Do you ever find yourself wondering what you did at holiday gatherings before you had kids? Where was the focus? Oh, on adult conversation.
Where was all the action? I honestly can’t even remember. I can’t remember cooking without little fingers tugging at me, millions of questions flying in all directions, and the occasional accidental pee puddle on the kitchen floor.
I can’t remember the conversations that took place between a room full of adults or what it was like to eat an entire Christmas meal without being asked a zillion times if I was done eating so it could be present-time (my four-year old asked me as I took every bite of my salad when it was present-time). I remember that torture as a kid – waiting around for what seemed like hours for the adults to eat their huge portions of food, clink glasses, and talk and talk and talk…
I remember my brother, cousins and I torturing ourselves by the Christmas tree, rattling every box that was ours to try and figure out what was inside. We would sort gifts and place them in piles on chairs we designated for our torturous older family members. And we would wait. And wait and wait and wait.
After nearly dying of boredom and frustration, it would finally be present-time.
I have those memories from almost 30 years ago (I’m aging myself here), yet I can’t remember what holidays were like more than four years ago when my oldest son was born. Funny how that happens, huh?
When he was a baby, we goo-goo ga-ga’d over him and his cousin, my brother’s little boy who is only three months older (my mom always wanted grandkids, and she got four in less than two years!).
As he got a little older, we laughed when he threw his food (until he was old enough to scold), made silly faces, talked about all of his latest developments –taking first steps, his latest words, etc. We would take silly pictures of my boys and my brothers’ two kids (same with my brother and sister-in-law and their two boys). There were kids popping from the seams.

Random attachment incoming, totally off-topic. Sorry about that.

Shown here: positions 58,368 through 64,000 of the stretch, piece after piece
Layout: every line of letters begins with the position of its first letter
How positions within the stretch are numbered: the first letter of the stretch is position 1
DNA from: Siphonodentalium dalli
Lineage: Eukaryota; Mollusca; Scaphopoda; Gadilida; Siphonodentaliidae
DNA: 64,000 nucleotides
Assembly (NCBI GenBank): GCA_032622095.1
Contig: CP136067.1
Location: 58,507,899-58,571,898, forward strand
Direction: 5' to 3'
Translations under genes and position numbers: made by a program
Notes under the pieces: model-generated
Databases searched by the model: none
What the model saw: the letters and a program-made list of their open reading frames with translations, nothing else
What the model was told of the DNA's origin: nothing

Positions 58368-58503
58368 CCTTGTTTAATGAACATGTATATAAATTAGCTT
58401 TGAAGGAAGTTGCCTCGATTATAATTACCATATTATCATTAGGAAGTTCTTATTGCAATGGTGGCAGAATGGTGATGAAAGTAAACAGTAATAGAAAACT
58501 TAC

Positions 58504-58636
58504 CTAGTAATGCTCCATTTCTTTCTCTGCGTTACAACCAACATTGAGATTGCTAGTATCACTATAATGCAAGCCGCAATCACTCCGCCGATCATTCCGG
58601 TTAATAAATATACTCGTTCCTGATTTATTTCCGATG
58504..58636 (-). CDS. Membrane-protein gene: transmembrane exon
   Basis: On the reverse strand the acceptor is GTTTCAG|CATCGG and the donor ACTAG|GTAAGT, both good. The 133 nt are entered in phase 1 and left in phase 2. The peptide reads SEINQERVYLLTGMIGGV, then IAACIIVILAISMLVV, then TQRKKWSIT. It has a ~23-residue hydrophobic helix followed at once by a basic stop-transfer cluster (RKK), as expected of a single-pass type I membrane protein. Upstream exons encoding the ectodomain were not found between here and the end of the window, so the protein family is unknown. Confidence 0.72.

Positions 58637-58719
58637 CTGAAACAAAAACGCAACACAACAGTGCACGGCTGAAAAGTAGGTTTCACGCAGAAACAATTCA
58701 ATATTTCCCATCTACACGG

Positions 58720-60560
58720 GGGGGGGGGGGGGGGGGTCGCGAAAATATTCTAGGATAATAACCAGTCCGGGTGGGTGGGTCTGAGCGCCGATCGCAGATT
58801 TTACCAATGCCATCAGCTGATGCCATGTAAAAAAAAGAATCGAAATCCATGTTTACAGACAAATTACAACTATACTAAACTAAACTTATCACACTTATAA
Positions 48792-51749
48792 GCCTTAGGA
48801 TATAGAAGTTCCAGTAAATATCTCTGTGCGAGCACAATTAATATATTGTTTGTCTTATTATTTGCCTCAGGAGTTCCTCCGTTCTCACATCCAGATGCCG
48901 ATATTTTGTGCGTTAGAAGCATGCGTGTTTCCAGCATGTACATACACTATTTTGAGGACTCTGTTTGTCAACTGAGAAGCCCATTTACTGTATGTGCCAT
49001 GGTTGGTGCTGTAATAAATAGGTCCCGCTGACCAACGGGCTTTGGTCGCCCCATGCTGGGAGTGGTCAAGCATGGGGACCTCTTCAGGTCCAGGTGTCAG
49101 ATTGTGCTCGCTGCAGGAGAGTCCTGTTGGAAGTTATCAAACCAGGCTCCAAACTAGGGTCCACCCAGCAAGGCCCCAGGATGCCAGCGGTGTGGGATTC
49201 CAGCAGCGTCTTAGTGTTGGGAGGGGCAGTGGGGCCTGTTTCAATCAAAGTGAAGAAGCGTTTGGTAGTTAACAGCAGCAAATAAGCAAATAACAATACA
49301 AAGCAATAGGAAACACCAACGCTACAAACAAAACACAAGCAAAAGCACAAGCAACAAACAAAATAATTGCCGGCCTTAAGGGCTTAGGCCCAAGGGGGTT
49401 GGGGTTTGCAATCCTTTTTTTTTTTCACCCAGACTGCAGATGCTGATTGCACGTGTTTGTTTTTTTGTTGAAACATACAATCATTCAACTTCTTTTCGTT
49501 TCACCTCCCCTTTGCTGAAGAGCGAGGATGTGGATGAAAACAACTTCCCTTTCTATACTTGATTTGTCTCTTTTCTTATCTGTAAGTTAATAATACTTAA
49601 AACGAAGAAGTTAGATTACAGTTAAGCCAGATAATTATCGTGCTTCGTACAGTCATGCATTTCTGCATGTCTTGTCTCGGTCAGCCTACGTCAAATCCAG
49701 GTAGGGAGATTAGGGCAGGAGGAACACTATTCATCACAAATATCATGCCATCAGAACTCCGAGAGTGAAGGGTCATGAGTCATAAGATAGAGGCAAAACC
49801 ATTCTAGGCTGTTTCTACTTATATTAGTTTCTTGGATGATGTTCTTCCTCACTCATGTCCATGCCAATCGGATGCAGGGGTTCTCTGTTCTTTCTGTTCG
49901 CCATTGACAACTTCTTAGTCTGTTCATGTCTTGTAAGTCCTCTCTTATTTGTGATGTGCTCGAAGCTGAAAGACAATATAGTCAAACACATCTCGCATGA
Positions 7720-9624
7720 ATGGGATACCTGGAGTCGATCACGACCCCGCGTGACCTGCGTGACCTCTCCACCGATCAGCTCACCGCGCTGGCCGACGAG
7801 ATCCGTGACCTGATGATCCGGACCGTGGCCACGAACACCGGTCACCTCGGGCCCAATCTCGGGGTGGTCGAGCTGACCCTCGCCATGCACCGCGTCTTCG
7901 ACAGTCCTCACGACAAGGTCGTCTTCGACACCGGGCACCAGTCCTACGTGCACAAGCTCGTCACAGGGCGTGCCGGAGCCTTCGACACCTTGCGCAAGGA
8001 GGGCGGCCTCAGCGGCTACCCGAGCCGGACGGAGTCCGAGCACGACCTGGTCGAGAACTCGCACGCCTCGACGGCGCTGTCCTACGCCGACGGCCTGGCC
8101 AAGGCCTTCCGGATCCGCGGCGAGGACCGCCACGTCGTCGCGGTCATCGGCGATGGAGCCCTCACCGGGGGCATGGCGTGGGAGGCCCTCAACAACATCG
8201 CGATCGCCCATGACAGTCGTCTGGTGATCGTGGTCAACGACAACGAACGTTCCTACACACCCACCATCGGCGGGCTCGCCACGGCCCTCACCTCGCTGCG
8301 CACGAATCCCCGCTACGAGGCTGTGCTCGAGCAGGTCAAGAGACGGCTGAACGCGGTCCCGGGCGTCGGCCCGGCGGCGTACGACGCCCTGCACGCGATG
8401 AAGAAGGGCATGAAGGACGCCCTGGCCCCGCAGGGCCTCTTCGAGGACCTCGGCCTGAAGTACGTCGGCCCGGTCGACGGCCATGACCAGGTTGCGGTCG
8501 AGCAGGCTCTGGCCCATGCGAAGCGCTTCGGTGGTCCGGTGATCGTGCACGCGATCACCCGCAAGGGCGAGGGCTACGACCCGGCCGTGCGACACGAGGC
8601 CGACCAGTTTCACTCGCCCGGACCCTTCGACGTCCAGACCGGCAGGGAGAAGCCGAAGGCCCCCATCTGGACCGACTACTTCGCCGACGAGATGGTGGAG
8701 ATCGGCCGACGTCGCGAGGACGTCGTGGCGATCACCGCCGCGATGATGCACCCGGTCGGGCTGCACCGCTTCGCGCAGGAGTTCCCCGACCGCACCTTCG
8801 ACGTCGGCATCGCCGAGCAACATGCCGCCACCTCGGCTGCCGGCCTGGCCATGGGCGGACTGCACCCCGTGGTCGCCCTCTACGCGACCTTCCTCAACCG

Now that they’re a little older, there’s not as much spit-up or crying going on, but the chaos and noise levels have increased, which means, for me, so has the joy. I think that having no kids at the holidays would be boring. Way too quiet.
There were 15 of us at Christmas dinner this year, and there wasn’t a dull moment (from my nephew nearly falling into the swimming pool while riding his trike – the back wheels were literally hanging into the pool - , to my two-year old peeing his pants and crying hysterically about it, to my oldest son falling off his bike and missing a rose bush by just a few inches, to four kids getting into a HUGE fight over a game of Hungry, Hungry Hippos, to every adult conversation being interrupted by loud, tiny voices).
To me, that’s what the holidays have become. Beautiful chaos. And as crazy as it can be, it would be nothing without the crazy.